Western blot analysis

Protein lysates of A549 cells were collected using RIPA lysis buffer (Sigma-Aldrich; Merck KGaA) according to the manufacturer's protocol. Antibodies against TGF-β (cat. no. 3711; 1:1,000), MMP-2 (cat. no. 40994; 1:1,000) and MMP-9 (cat. no. 13667; 1:1,000) were purchased from Cell Signaling Technology, Inc. FOXP4 antibodies (cat. no. ab119404; 1:1,000) were purchased from Abcam. The GAPDH (cat. no. G8795; 1:10,000) antibody was purchased from Sigma-Aldrich; Merck KGaA. HRP-conjugated secondary antibodies against rabbit (cat. no. SA00001-2; 1:10,000) and mouse (cat. no. SA00001-1; 1:10,000) were obtained from Proteintech Group, Inc. Proteins were quantified using a BCA assay kit (Pierce; Thermo Fisher Scientific, Inc.). Lysates containing 20 µg protein were loaded and separated on an 8% SDS-PAGE gel. The proteins were transferred onto a PVDF membrane and then blocked in 5% non-fat milk at room temperature for 2 h. Subsequently, the membrane was incubated in the primary antibodies overnight at 4˚C, followed by incubation in the secondary antibody at room temperature for another 1 h. The membrane was developed using ECL Western Blot Substrate (Pierce; Thermo Fisher Scientific, Inc.). The intensity of the bands was analyzed using ImageJ version 1.8.0 (National Institutes of Health).

RNA extraction and reverse transcription-quantitative PCR (RT-qPCR)

Total RNA was extracted from tissues and cells using TRIzol® reagent (Invitrogen; Thermo Fisher Scientific, Inc.). For the detection of the expression levels of miR-491-5p, RNA was reverse transcribed using a Mir-X miRNA First-Strand Synthesis kit (Takara Bio, Inc.) according to the manufacturer's protocol. miR-491-5p expression was conducted using SYBR Premix Ex Taq II (Takara Bio, Inc.). U6 served as an internal control for miR-491-5p. For the detection of mRNA levels of FOXP4, MMP-2 and MMP-9, RNA was reverse transcribed into cDNA using PrimeScript RT Master Mix (Takara Bio, Inc.). Gene expression was conducted using SYBR Premix Ex Taq II (Takara Bio, Inc.). GAPDH served as an internal control for the mRNA of FOXP4, MMP-2 and MMP-9. The thermocycling parameters were as follows: Initial denaturation at 95˚C for 2 min, 40 cycles of 95˚C for 15 sec and 64˚C for 30 sec. The primer sequences were as follows: miR-491-5p forward, 5'-GGAGTGGGGAACCCTTCC-3' and reverse, 5'-GTGCAGGGTCCGAGGT-3'; U6 forward, 5'-GTGCTCGCTTCGGCAGCACAT-3' and reverse, 5'-AATATGGAACGCTTCACGAAT-3'; FOXP4 forward, 5'-GACAGCCTACTGTGCTCACAT-3' and reverse, 5'-TTGCACTCTCCGTGTCCGTA-3'; MMP-2 forward, 5'-TACAGGATCATTGGCTACACACC-3' and reverse, 5'-GGTCACATCGCTCCAGACT-3'; MMP-9 forward, 5'-TGTACCGCTATGGTTACACTCG-3' and reverse, 5'-GGCAGGGACAGTTGCTTCT-3'; and GAPDH forward, 5'-GGAGCGAGATCCCTCCAAAA-3' and reverse, 5'-GGCTGTTGTCATACTTCTCATGG-3'. The relative expression levels were calculated using the 2-ΔΔCq method (22).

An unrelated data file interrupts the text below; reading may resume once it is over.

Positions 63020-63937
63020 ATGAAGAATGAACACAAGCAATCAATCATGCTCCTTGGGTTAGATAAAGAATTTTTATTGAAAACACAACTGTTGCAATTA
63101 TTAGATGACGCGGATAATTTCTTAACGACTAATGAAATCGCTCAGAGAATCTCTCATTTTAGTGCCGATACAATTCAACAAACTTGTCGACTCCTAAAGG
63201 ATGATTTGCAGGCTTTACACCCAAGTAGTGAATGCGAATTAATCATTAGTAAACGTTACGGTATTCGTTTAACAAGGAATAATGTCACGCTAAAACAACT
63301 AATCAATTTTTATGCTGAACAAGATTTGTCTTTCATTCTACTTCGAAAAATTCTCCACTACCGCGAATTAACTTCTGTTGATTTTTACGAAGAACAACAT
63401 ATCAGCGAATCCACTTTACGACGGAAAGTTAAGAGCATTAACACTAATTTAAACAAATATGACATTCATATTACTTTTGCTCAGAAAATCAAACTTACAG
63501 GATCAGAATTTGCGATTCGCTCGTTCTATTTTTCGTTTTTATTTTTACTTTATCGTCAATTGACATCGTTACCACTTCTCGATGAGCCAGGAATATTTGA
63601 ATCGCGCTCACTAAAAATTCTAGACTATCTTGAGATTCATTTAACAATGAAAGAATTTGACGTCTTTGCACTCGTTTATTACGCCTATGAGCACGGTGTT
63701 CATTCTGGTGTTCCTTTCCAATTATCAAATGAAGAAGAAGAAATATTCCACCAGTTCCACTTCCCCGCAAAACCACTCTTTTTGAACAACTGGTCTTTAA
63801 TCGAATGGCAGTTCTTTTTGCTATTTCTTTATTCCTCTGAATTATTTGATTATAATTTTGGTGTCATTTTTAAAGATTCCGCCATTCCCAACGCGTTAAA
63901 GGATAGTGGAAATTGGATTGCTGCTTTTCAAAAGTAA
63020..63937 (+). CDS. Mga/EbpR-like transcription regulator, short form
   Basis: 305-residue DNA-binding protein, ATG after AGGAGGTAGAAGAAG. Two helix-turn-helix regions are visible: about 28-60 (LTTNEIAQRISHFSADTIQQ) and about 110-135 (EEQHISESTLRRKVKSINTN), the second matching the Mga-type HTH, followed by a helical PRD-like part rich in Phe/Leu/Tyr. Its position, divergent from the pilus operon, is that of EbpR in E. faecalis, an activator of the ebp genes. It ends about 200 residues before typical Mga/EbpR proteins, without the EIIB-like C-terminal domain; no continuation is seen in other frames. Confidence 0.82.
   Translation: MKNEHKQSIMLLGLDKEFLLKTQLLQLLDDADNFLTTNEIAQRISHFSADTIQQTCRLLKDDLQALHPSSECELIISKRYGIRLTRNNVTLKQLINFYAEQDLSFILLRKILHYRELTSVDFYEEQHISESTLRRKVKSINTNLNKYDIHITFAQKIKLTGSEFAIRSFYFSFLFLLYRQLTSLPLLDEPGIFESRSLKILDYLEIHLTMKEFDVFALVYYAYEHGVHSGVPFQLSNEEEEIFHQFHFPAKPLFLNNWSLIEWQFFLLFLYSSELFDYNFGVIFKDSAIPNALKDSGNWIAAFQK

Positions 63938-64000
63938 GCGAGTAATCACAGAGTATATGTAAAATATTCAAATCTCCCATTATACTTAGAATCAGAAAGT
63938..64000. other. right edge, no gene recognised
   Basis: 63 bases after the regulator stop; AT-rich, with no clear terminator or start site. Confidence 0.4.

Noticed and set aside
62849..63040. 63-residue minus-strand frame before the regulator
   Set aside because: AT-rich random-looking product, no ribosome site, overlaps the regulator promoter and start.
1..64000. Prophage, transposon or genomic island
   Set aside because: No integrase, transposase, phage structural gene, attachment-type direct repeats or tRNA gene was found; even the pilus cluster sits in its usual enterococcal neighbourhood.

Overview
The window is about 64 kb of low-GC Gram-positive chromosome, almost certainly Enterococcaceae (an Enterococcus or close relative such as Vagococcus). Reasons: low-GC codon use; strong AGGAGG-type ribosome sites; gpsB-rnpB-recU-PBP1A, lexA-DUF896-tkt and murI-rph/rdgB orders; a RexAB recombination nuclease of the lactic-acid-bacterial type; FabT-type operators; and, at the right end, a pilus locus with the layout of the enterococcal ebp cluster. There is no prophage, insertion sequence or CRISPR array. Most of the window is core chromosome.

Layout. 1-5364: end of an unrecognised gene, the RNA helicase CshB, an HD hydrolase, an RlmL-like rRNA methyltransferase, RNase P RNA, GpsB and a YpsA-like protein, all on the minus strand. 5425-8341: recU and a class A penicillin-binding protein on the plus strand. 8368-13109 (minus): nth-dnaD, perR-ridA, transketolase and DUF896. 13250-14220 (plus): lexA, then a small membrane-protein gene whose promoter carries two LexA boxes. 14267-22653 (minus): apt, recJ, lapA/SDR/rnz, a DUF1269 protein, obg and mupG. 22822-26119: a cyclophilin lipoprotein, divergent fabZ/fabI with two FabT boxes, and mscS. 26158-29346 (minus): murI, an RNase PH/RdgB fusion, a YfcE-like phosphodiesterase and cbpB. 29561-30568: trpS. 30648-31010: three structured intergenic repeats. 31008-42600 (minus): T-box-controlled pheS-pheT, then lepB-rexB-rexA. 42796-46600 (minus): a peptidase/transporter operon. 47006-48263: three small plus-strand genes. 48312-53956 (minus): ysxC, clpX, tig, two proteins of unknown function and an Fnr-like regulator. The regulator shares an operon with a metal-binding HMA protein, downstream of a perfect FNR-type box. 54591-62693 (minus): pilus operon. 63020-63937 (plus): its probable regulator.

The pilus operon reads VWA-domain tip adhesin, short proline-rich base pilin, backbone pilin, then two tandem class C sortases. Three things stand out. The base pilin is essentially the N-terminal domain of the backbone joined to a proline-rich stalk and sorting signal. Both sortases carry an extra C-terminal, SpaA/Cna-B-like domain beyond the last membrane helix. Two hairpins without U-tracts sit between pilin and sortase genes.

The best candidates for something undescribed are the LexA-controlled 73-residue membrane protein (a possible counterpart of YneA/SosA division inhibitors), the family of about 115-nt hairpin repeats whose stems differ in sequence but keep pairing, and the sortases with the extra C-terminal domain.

Lentivirus system

The FOXP4 knockdown A549 cell line (A549-FOXP4 shRNA) and control A549 cell line (A549-control shRNA) were established using a lentivirus system. Briefly, shRNA sequences targeting FOXP4 or non-specific sequences were synthesized and cloned into the pLKO.1 plasmid (Shaanxi YouBio Technology Co., Ltd.). The pLKO.1-FOXP4 shRNA or pLKO.1-control shRNA was co-transfected with packaging plasmids into 293 cells to obtain the virus. The virus was collected 48 h later and transfected into target cells using Lipofectamine® 2000 (Invitrogen; Thermo Fisher Scientific, Inc.) at 37˚C for 48 h. The cells that were successfully infected with virus were screened by exposure to puromycin (10 µM; Sigma-Aldrich; Thermo Fisher Scientific, Inc.) for 72 h.

Dual luciferase reporter assay